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A group of doctors and nurses from Airedale Hospital have been Highly Commended at the NHS Parliamentary Awards, after being nominated by local MP Robbie Moore. ‘Hearts in Little Hands’ are a team from the hospital’s Emergency Department who teach children, parents and carers CPR and basic life saving skills.

The team, who before the pandemic visited primary schools across the area to share their expertise via demonstrations and songs, were Highly Commended in the Excellence in Urgent and Emergency Care Award Category.

The awards, arranged by the NHS, are designed to recognise, and celebrate some of the biggest achievements in health and social care and were announced during a ceremony opened by the Prime Minister at One Great George Street, Westminster, last week.

Dr Annie Summers, speciality doctor in Emergency Medicine at Airedale NHS Foundation Trust accepted the award in London on behalf of the team:

Annie said:

“It was a privilege representing our team and the hospital. It was very unexpected considering our little venture is simply a drop in the ocean of some of the incredible work that other teams across many parts of England are doing behind the scenes.  We just had a team of us who wanted to do more and teach these little ones, give them the life-saving skills and maybe one day they’ll be able to do something very simple and basic but enough to save someone’s life.  We are immensely proud and would like to thank Robbie Moore for nominating us.”

MP for Keighley Robbie Moore was among over 260 MPs in England who put forward outstanding nominees who have innovated, impressed and made a real difference to how local health and care services provide care for patients.

Robbie said:

“I am delighted that the Hearts in Little Hands team were recognised in the NHS Parliamentary Awards. This is well deserved by all in the team. Their continued efforts to teach children, parents and carers CPR and basic lifesaving skills is a vital asset to our community, now more than ever. We all saw the tragic event last month when Danish football player Christian Eriksen suffered a cardiac arrest on the pitch during his side’s Euro 2020 opener against Finland. Learning these vital skills at a young age could be the difference between life and death. Long may this inspiring team continue their lifesaving work.”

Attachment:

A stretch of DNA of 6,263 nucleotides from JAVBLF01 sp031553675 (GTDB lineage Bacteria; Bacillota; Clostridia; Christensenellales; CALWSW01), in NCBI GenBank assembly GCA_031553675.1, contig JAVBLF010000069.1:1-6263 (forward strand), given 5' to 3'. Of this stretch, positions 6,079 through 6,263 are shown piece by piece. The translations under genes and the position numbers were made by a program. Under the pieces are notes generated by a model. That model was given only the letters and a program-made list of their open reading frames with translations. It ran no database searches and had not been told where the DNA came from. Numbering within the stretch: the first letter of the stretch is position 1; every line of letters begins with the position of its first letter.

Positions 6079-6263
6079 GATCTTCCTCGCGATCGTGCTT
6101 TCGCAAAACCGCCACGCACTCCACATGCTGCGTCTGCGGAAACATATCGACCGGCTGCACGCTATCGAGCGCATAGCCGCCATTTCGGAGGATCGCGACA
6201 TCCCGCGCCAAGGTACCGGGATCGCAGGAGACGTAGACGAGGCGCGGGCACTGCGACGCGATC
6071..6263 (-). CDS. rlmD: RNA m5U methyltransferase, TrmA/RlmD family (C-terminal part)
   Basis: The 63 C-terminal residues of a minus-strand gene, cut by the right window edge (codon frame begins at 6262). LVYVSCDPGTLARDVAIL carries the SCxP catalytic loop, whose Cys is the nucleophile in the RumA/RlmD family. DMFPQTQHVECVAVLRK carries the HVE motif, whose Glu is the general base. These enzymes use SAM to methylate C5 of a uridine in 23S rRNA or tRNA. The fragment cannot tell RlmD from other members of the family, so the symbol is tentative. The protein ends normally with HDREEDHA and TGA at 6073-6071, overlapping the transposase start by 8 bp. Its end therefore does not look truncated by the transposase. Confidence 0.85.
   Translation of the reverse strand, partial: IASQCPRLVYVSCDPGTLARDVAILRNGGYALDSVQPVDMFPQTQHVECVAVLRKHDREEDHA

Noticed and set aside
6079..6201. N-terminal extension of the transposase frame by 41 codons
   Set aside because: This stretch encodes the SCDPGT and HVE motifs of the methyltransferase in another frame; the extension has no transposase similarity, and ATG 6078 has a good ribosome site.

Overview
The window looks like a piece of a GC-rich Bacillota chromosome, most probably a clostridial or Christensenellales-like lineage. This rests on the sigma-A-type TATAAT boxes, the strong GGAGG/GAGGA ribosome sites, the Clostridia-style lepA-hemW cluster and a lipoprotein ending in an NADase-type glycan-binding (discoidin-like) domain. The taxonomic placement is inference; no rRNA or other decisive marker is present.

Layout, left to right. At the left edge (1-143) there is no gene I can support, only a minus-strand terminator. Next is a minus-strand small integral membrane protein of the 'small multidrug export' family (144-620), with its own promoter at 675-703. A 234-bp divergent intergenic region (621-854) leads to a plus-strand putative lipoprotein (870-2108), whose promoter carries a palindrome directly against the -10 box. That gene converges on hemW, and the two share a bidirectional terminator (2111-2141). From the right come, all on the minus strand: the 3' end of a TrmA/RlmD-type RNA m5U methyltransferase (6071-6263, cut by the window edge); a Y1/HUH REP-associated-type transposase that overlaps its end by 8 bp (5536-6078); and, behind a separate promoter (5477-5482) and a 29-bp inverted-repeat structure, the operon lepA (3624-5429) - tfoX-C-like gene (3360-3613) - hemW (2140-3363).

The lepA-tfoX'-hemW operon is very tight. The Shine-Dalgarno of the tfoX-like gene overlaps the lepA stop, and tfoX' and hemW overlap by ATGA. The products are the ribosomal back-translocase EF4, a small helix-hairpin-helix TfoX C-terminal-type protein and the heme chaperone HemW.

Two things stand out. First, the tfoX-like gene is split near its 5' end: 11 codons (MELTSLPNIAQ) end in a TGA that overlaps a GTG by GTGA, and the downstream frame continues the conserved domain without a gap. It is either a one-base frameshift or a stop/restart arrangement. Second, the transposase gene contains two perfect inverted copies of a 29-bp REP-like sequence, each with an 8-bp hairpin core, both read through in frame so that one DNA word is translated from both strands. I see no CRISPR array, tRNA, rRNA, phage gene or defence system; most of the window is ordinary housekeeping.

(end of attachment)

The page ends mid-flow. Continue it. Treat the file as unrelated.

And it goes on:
There are more than 30,000 cardiac arrests a year outside of hospitals where medical emergency services attempt resuscitation. Less than ten per cent survive, but if CPR can be started early, it can double the chances of survival.

The judges awarded the Hearts in Little Hands their highly commended award because of the importance of teaching these vital skills to children.  This follows an announcement last month too that the NHS was launching a CPR army as part of a new partnership with St John Ambulance, to deliver an NHS programme encouraging everyone to learn CPR and how to use defibrillators.

The prize winners were selected from more than 700 nominations and were judged by a national panel made up of senior leaders representing both staff and patients.

Sir Simon Stevens, NHS chief executive, said: “Since the NHS first opened its doors 73 years ago, our health service has faced the biggest challenge in its history with a pandemic on a scale not seen for a century.

“Staff have come together as never before, saving and improving the lives of hundreds of thousands of patients at an extremely difficult time for everyone.

“All of the nominees put forward for an award this year have done incredible work, and it is a great honour to be able to award our winners with the recognition they deserve for their incredible service to us all.”

Chief Midwifery Officer for England and NHS Parliamentary Awards committee chair, Jacqueline Dunkley-Bent, said: “This year has been an exceptional one, both in terms of the challenges we have faced and the calibre of entrants we received to the awards. Our shortlisting teams had an extremely difficult task to select from more than 700 nominations submitted by over half of all MPs representing English constituencies. It has been incredibly difficult to judge, but we are confident that all our winners embody the skill, professionalism and compassion of the NHS.

“I hope that these awards go some way in honouring the contribution these inspiring people and teams have made for their country.”